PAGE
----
Roberto Hernandez was to make his Phillies debut in the Grapefruit League opener against Toronto this week. The 33-year-old signed a one-year, $4.5 million contract in December and is the big favorite for the fifth starting job. His opponent was set to be former Phil, J.A. Happ. Ryan Howard, trying for a big comeback, is 2 for 2 and, along with Cesar Hernandez, even hit a home run during an intra-squad game this week. Freddy Galvis had 2 doubles in the same game. When the Phillies open the season in Texas on March 31st , they will face Rangers pitcher Yu Darvish, the 2013 AL Cy Young runner-up. The Phils have not yet announced a starting pitcher for that game. They’re waiting to see how Cole Hamels is doing by then.
Flyers defenseman Kimmo Timonen returned to the Flyers after averaging 18 minutes of ice time helping Finland win a bronze medal in Sochi last week. Timonen has played in 57 of 59 games plus 6 more in the Olympics. He’ll reach 39 on March 18th. His average is second only to Braydon Coburn’s 22.35 among Flyer players. Claude Giroux is third at 20.38. Flyers’ coach, Craig Berube, was asked how concerned he was with ice time for veteran Timonen and ice time with the Flyers finishing with 23 games in 26 days. He said, “That’s not good for him or anybody. You’ve got to stay out of the penalty box. Those minutes hurt people. It hurts Couturier and Read. They’re out there killing penalties and then they’re playing against top lines. In the third period they get worn down sometimes because they killed too much and that includes the defense.” Captain Giroux put it this way: “Down the stretch we’re playing a lot of good hockey teams and there will be a lot of fights each night. We’ve got 3 games in 4 nights right away and those are 6 points that we’ve got to have.” Giroux is concerned that, when you haven’t played for 2 weeks, a team can lost its mental focus and that first shift has to be ready.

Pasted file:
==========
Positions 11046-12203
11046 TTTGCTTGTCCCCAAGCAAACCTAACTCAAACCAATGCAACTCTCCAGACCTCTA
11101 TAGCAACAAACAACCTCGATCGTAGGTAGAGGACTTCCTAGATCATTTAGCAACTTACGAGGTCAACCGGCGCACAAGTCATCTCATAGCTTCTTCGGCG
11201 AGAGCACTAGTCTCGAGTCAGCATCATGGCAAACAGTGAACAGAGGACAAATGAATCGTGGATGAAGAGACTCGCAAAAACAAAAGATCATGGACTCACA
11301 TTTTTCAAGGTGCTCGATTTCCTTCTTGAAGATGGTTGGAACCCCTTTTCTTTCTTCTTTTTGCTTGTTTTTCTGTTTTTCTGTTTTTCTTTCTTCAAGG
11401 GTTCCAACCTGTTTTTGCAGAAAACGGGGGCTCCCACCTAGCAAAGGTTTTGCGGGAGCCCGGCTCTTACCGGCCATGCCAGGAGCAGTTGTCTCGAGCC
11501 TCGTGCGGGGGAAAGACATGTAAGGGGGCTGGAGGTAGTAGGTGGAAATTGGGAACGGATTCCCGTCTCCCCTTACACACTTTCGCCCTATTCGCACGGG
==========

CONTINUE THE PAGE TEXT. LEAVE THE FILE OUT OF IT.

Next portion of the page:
On March 15th the Flyers will open at home against Pittsburgh and then play Chicago, Dallas, St. Louis and L.A. The team spent some of its off-time doing conditioning work but has put its skates back on this week. Coach Berube said that the last week has been about game-planning, reinforcing the defense first, trying to retune while recharging, which is needed thanks to all the traveling the team does. In the opinion of Scott Hartnell, this year is similar to last year since the team “has done a good job staying in game shape, which is not the same as practice.” They will jump into deep waters here at home first, hosting San Jose, a team that is 7 wins better and has gotten back forward Logan Couture, who had missed 16 games with hand surgery.
The cold weather continues here so keeping up with hockey and basketball seems right. But I’m looking forward to hearing them say “Play ball” down on South Broad Street in a few weeks. Let’s hope there’s no snow on the ground by then.